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darthsabbath
December 11th, 2005, 08:24 AM
Hi, all,

I've recently begun work on my first real programming project... a console based email client with a UI based somewhat on Pine (a la Nano being based on Pico)... but with features closer to a standard email client like Thunderbird or Eudora... especially no need for an external agent such as fetchmail. Yeah, I know there's a million email clients, but damnit, I have an itch to scratch. ;-)

Well... I'm fairly new at this programming thing, and I may be missing something totally obvious here... well, let me explain first.

One of the modules I'm creating is a session manager that wraps around the Python implementations of POP3, IMAP, and SMTP to keep them all in one tidy place. I barely have any code to show for it right now, at least in a useable form... it's just basically being built from the ground up... but take this portion from the POP3 manager...



def ConnectHost(self):
print "Connecting to host %s" % self.host
self.session = POP3(self.host, self.port)
print "Sending username %s" % self.login
self.session.user(self.login)
print "Login successful!\n Sending password!"
self.session.pass_(self.pwd)
print "Login complete!"


Please excuse the simple nature of this... I want to get the basics working before moving on. Anyway.... Everything's all fine and dandy until, say I enter in an invalid hostname... then the program goes down the tubes:



Traceback (most recent call last):
File "/home/pwm/pyne-project/pyne.py", line 9, in -toplevel-
p.ConnectHost()
File "/home/pwm/pyne-project/sessionmgr.py", line 15, in ConnectHost
self.session = POP3(self.host, self.port)
File "/usr/lib/python2.4/poplib.py", line 84, in __init__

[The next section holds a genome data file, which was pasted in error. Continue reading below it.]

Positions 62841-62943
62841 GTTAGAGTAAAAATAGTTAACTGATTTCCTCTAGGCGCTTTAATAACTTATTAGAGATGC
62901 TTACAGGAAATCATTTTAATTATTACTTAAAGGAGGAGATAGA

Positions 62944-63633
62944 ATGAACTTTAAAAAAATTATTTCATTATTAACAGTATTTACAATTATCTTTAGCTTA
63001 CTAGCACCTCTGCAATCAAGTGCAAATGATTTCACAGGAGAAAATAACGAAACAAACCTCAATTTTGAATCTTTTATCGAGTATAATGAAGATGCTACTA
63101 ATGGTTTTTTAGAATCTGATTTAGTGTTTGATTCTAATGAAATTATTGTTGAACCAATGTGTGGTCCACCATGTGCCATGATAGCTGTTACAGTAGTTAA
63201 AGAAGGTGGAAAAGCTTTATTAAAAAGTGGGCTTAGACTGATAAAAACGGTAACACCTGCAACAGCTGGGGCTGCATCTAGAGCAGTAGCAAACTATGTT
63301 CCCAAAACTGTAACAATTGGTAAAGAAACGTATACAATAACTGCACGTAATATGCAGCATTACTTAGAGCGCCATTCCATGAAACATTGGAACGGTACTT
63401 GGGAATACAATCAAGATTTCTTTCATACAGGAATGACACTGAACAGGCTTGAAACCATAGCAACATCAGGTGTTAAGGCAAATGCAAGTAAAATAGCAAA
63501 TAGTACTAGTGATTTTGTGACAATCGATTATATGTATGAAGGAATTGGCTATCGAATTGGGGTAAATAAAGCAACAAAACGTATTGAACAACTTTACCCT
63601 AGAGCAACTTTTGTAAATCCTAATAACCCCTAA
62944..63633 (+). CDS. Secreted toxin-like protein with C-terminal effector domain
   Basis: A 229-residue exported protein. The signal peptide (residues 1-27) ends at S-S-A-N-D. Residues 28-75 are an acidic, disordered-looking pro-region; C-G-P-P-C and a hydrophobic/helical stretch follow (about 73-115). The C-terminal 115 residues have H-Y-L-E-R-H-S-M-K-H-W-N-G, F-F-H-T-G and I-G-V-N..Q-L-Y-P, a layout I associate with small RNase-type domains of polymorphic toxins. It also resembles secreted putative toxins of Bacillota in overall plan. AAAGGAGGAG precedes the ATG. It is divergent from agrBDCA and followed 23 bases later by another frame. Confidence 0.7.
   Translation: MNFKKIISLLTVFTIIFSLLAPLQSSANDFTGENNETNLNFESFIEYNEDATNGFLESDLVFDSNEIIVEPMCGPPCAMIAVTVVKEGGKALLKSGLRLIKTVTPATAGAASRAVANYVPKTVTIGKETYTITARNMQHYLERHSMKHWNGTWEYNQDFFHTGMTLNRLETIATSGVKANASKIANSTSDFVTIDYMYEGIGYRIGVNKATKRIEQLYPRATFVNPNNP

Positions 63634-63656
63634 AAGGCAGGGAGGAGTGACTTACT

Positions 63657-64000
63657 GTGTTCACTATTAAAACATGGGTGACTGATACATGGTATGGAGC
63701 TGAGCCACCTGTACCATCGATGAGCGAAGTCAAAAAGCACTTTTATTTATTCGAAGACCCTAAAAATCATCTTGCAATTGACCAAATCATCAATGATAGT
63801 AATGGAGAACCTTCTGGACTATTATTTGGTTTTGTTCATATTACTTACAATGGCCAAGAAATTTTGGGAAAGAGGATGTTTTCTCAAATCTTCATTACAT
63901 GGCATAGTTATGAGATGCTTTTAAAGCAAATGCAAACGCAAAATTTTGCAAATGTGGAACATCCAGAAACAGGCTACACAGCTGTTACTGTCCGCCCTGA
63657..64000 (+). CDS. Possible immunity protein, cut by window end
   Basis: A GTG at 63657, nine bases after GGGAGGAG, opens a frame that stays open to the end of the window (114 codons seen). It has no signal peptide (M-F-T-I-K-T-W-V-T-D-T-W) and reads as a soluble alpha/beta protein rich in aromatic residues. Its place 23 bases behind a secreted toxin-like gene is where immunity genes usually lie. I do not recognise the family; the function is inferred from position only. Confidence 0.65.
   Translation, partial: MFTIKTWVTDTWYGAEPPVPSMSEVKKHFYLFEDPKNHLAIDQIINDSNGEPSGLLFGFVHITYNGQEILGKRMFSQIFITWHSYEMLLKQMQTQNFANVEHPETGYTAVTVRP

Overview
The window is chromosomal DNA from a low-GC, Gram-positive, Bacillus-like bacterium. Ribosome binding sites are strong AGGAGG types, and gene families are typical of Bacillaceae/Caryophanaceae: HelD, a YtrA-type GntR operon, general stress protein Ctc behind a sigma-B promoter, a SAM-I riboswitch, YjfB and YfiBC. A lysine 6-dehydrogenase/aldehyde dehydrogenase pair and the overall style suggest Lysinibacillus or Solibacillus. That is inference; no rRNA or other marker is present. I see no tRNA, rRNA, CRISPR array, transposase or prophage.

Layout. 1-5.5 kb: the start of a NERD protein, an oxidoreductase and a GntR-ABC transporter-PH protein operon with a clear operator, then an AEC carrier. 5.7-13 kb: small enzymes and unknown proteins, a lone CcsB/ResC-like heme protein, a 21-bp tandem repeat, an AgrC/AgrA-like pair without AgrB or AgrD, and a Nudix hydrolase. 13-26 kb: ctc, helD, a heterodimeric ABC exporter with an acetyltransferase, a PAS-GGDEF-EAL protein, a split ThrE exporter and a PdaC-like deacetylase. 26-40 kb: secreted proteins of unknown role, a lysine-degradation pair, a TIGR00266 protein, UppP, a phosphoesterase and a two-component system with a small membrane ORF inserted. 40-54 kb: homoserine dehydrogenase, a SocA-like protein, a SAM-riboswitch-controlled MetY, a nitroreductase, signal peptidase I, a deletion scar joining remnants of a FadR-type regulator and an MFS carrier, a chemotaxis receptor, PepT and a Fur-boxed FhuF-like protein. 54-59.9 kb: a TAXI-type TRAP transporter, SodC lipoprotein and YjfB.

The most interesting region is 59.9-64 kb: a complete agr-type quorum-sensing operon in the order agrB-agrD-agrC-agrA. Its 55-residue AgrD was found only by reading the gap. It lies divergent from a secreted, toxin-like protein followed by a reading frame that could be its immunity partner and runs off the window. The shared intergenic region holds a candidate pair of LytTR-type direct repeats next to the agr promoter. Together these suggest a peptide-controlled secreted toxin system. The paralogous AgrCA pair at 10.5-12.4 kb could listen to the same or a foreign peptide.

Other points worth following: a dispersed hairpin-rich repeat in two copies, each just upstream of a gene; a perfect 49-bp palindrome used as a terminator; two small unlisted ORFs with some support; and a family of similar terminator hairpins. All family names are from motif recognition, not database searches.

for res in socket.getaddrinfo(self.host, self.port, 0, socket.SOCK_STREAM):
gaierror: (-2, 'Name or service not known')


Obviously this won't do... is there any way to catch this? I've looked into try/catch/except statements and am not sure how I would implement them in this situation. I know there's a Python lib out there that would allow me to ping the host to make sure it's reachable, but Python also crashes on an invalid username or password....



Traceback (most recent call last):
File "/home/pwm/pyne-project/pyne.py", line 9, in -toplevel-
p.ConnectHost()
File "/home/pwm/pyne-project/sessionmgr.py", line 19, in ConnectHost
self.session.pass_(self.pwd)
File "/usr/lib/python2.4/poplib.py", line 202, in pass_
return self._shortcmd('PASS %s' % pswd)
File "/usr/lib/python2.4/poplib.py", line 165, in _shortcmd
return self._getresp()
File "/usr/lib/python2.4/poplib.py", line 141, in _getresp
raise error_proto(resp)
error_proto: -ERR invalid user name or password.


Any help would be appreciated on how I could catch these problems.... I don't even need a detailed explanation... if someone could point me to a solution I'd be happy to pursue it on my own.

Maybe I'm just being dense this weekend. :-)

Phil

amohanty
December 11th, 2005, 08:50 AM
I would suggest each module handle its own errors, so that this:

self.session = POP3(self.host, self.port)

should do the error handling for server connectivity, similarly for user authentication, the name validation should be handled by the:

self.session.user(self.login)

which means in botch cases the POP3 class. I havent used it so cant help you there. Also you will have to go through the source/docs and find out what errors are raised by the methods you mentioned above and then:


try:
sess = POP3...
sess.user...
sess.pass....
except ErrorRaisedByPOP2Ctor:
print err
except ErrorRaisedBysession.user:
print err
...
...
else:
cleanup()

HTH

ow50
December 11th, 2005, 10:48 AM
Obviously this won't do... is there any way to catch this? I've looked into try/catch/except statements and am not sure how I would implement them in this situation.
gaierror is explained here (http://docs.python.org/lib/module-socket.html).

So, something like this might do:

import socket
(...)
try:
self.session = POP3(self.host, self.port)
except socket.herror, detail:
print (...)
except socket.gaierror, detail:
print (...)
except socket.timeout, detail:
print (...)

Catch every possible error and print an error message suitable for the error catched.

darthsabbath
December 12th, 2005, 12:24 AM
Awesome... thanks for the help guys. I was thinking it had to be something along those lines, but I'll be damned if I knew what. :-)

Phil